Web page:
SAN DIEGO (CBS 8) - Safety is on everyone's minds since the Sandy Hook tragedy, and San Diego police want instant access in the event of an emergency.

This means increased safety for San Diego's students through a high-tech program that's been around since 2010, called Operation Secure San Diego.

"Operation Secure San Diego is our ability to take live streaming video and stream it directly into a responding police officer's car," explained Asst. Chief Boyd Long with the San Diego Police Department.

That responding officer then has immediate, real-time access to surveillance camera video on his patrol car's laptop, as he heads toward a possible crime scene at a local school.

Through this program, San Diego police already have access to the live video feeds of about 100 surveillance cameras set up at hotels and other businesses throughout the city.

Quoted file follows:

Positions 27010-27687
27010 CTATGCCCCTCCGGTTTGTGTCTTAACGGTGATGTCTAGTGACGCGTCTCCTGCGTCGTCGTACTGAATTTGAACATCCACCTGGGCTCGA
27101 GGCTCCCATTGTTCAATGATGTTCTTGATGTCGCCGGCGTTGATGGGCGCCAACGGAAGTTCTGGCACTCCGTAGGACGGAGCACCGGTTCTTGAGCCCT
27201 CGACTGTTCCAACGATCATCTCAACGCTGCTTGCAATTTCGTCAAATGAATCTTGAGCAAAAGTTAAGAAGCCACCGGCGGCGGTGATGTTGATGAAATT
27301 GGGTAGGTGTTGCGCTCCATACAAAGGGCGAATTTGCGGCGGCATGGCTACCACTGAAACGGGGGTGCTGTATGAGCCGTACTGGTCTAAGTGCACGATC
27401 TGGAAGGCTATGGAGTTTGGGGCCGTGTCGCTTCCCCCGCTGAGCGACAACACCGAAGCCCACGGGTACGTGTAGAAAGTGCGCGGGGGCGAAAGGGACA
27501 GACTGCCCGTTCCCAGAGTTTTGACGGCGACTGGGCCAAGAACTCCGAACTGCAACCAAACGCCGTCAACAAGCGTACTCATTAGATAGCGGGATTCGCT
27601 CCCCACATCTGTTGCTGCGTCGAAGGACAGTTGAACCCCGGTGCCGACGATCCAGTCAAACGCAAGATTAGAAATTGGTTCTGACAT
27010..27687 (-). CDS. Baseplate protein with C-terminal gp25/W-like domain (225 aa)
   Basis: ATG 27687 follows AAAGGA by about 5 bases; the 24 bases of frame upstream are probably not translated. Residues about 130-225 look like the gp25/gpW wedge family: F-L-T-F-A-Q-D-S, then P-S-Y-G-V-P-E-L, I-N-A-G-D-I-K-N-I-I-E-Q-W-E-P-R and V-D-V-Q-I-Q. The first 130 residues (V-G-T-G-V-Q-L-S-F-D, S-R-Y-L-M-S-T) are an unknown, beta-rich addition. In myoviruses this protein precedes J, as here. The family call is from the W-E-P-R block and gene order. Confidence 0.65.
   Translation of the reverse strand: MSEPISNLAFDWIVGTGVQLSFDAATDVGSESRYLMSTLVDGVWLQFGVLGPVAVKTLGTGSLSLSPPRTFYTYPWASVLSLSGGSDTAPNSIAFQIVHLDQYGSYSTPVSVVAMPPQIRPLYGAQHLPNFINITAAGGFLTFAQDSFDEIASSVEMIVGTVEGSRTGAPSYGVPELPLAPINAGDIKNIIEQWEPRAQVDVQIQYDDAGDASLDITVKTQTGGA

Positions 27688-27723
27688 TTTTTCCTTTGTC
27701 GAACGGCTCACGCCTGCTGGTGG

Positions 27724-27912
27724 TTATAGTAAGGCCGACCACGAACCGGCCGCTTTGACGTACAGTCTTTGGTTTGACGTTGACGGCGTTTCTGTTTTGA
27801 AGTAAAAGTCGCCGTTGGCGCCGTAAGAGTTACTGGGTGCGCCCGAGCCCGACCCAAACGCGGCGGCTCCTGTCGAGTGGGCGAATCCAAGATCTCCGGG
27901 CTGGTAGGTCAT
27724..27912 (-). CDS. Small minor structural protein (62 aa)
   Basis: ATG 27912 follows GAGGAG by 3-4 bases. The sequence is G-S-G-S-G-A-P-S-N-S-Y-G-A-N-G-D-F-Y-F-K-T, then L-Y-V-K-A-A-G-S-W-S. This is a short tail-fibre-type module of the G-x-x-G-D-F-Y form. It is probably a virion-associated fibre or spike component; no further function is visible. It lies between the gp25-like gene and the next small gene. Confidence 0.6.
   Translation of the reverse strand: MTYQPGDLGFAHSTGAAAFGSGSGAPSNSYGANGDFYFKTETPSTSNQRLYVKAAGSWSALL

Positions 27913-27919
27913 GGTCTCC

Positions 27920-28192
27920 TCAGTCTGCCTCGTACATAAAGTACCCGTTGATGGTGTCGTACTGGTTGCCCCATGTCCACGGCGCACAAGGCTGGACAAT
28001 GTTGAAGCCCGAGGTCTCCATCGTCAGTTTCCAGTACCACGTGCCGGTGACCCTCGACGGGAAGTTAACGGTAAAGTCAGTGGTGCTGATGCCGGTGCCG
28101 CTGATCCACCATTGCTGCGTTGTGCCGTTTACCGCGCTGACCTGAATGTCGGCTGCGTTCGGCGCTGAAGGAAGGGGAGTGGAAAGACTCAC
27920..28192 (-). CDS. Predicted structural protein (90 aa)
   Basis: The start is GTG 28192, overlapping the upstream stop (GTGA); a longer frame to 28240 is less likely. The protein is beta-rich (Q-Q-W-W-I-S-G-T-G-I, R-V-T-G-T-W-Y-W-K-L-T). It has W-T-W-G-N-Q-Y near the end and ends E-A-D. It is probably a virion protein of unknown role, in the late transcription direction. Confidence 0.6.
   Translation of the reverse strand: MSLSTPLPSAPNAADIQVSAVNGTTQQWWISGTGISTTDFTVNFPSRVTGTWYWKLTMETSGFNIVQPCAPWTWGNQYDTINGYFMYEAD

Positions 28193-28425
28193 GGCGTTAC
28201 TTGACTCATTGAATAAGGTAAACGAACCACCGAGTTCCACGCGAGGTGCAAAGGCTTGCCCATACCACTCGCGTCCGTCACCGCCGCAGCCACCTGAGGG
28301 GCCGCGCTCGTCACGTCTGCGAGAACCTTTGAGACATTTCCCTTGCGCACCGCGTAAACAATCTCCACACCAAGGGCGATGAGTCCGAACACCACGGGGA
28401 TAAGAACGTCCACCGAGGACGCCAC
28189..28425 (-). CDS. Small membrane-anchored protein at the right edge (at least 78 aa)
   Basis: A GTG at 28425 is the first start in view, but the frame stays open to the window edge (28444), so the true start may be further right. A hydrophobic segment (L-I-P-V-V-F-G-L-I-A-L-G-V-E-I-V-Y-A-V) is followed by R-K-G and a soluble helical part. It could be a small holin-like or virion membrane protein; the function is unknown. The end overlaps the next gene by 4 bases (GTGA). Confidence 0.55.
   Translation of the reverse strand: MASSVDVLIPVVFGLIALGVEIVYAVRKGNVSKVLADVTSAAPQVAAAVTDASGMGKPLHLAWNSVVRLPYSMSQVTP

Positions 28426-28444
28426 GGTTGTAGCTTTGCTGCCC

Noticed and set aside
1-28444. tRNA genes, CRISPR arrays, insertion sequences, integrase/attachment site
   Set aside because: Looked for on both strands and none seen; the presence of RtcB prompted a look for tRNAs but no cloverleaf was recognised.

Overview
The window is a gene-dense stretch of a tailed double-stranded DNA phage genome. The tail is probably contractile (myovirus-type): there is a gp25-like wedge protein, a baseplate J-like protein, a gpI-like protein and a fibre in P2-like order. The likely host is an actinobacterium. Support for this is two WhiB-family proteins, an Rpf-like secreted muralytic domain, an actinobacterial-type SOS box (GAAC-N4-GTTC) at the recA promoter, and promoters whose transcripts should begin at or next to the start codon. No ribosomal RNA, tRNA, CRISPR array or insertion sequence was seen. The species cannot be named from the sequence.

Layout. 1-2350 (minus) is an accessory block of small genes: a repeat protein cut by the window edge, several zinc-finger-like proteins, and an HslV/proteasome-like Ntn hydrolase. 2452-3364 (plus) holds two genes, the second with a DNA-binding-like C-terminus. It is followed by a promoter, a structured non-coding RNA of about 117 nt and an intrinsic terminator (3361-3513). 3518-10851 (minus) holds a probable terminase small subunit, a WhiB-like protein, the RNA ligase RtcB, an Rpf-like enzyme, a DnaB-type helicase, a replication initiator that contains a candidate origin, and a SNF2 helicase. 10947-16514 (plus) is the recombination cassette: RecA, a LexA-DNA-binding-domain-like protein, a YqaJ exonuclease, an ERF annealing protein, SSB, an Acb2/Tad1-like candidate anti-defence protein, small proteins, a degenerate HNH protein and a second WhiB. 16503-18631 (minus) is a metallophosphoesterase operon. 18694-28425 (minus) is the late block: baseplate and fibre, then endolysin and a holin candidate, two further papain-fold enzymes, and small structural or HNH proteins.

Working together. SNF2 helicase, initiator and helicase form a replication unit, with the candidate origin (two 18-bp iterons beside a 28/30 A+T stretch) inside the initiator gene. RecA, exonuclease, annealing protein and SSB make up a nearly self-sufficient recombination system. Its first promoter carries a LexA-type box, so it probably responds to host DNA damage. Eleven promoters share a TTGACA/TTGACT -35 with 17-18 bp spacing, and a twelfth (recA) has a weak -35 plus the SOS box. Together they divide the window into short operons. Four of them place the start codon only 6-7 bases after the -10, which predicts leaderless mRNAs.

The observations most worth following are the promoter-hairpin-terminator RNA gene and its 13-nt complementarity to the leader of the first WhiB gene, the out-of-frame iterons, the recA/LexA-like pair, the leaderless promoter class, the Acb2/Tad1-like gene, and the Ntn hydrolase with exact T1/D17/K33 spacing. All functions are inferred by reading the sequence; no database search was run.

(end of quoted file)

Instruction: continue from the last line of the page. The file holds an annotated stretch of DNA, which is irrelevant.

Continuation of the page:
Following the Newtown, Connecticut massacre, the police are now working with the San Diego Unified School District to gain access to all 1200 surveillance cameras already set up in nearly 70 of the district's schools.

A pilot program is already in place at Hoover High and Monroe-Clark Middle Schools in Mid-city - a program police are hoping to expand in the near future.

One of the biggest benefits of this program, according to police, is the infrastructure for this program. The surveillance cameras at the schools and the laptops in police cruisers, meaning there would be no additional cost to the city or to taxpayers.

Before Operation Secure San Diego could be implemented throughout San Diego Unified School District schools, the school board first must vote to approve it.